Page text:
St. Louis groups hope to inspire students to become scientists through 'living lab'
A gaggle of scientists prepared to search for tagged animals in Forest Park on a recent warm November Wednesday. Well, they weren’t all scientists — at least not yet.
Ron Esterwold, Carmello Hunter and their sixth grade classmates at St. Louis Public Schools’ Long International Middle School were in Forest Park to learn about science and local wildlife. They formed a circle around Stella Uiterwaal, who was holding a mold of a turtle shell with a device stuck to the shell.
Uiterwaal is the senior scientist for the Forest Park Living Lab, a collaboration to study urban wildlife in the park among institutions including St. Louis University, Washington University, the Zoo and the National Great Rivers Research and Education Center.
Uiterwaal set up pronged metal tracking antennas for the students.
“So if we turn this on, do you guys hear this?” she asked. “This beeping sound?”
White noise and beeps started to fill the air. They got louder when the antennas were pointed in different directions, hinting at the location of toy animals the students would search for.
Ron and Carmello set off through fallen leaves, spinning in circles as they tried to decipher the volume of their device.
The Living Lab team has been bringing classes to Forest Park for a few years, to try to get more students interested in nature and science.
This field trip was one of four held this fall, funded in part by a grant from the Taylor Geospatial Institute. Gateway to the Great Outdoors, which offers environmental education experiences for students in low-income schools, partnered with the other organizations to put together the trip.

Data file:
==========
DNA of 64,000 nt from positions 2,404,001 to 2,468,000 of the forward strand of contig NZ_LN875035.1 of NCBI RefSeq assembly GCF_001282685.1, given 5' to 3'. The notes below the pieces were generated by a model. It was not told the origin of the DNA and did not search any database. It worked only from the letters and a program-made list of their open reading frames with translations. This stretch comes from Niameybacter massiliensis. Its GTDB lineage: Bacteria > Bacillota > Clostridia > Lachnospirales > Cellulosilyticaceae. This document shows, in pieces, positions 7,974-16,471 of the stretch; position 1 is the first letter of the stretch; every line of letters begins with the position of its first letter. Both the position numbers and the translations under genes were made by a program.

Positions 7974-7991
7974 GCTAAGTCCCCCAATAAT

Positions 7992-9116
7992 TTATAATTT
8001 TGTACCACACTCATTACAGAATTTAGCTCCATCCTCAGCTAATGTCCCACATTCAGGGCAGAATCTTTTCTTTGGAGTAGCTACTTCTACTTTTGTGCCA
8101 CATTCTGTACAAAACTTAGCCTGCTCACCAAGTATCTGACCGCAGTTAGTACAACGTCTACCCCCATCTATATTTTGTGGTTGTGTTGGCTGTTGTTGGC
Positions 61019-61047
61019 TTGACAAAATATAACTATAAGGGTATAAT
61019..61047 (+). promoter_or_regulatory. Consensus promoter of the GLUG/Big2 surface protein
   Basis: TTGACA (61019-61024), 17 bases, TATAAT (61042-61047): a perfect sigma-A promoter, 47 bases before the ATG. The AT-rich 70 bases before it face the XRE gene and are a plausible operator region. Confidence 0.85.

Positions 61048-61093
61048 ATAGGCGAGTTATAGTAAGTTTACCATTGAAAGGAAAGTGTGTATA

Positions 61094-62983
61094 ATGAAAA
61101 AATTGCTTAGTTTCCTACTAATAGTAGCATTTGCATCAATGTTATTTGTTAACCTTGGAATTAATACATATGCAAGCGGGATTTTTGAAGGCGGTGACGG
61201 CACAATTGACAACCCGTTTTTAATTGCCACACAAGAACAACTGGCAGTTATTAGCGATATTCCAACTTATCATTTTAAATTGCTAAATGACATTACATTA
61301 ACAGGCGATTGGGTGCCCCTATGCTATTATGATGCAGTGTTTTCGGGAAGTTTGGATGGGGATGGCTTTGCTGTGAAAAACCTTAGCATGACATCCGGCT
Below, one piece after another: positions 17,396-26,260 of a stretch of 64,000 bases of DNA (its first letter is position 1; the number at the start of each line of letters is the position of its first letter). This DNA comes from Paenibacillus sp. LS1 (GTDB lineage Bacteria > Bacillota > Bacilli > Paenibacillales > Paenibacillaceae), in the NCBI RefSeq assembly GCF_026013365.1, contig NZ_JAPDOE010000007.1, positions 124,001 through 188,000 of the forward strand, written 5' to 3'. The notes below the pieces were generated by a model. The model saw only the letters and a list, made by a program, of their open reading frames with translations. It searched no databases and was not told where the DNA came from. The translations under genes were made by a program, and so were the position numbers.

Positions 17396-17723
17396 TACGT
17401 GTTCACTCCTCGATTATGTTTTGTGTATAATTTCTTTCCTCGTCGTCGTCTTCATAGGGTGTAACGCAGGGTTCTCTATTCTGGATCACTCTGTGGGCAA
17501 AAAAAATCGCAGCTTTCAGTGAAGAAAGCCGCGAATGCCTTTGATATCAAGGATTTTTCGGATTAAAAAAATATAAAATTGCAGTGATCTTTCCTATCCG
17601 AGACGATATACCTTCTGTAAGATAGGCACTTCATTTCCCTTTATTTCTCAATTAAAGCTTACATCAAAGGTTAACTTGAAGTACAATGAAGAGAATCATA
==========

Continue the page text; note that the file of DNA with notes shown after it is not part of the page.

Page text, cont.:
The Forest Park Living Lab works to understand the wildlife that calls the park home. That includes research on Missouri’s state reptile, the three-toed box turtle.
Ron and Carmello were tracking a turtle too, though this one was a stuffed animal. When they finally found it, they learned how to weigh the turtle in a bag, so it couldn’t crawl away.
The students rotated through activities about monarch butterfly migration, local snakes and how to use fallen leaves to identify trees.
Near the edge of Deer Lake behind the Muny, Hannah Griffis, with the National Great Rivers Research and Education Center, dipped a net into leaf litter to look for macroinvertebrates. She put the water bugs into white plastic trays so the kids would be able to see them.
“We've got one big leech in here, so hopefully that doesn't freak the kids out too much,” Griffis said. “And then we do have one mayfly, which I'm excited to see because those generally indicate good water quality.”
Griffis’ colleague, Jolena Pang, was also setting up stations for the students.
“I think we really want to teach them that they can do science, it's not so intimidating, it's not so scary,” Pang said. “Because we really need a lot of environmental scientists coming up in the next generations.”
That’s especially important as the climate continues to change. When the students were exploring this small corner of the park, the National Weather Service said St. Louis set a record high temperature for that day.
When the kids finally got to see the water inhabitants Griffis and Pang had prepared, they let out squeals of disgust and delight.
Ron wasn’t as grossed out as some of his classmates — he has some creepy-crawly pets at home, including a scorpion and a gecko. He’s also already planning on becoming a scientist.
“I read about animals and stuff because when I grow up I want to be a veterinarian,” Ron said.
Carmello’s plans aren’t as set in stone.
“I don’t know yet, but I still got a long time to think about it,” he said.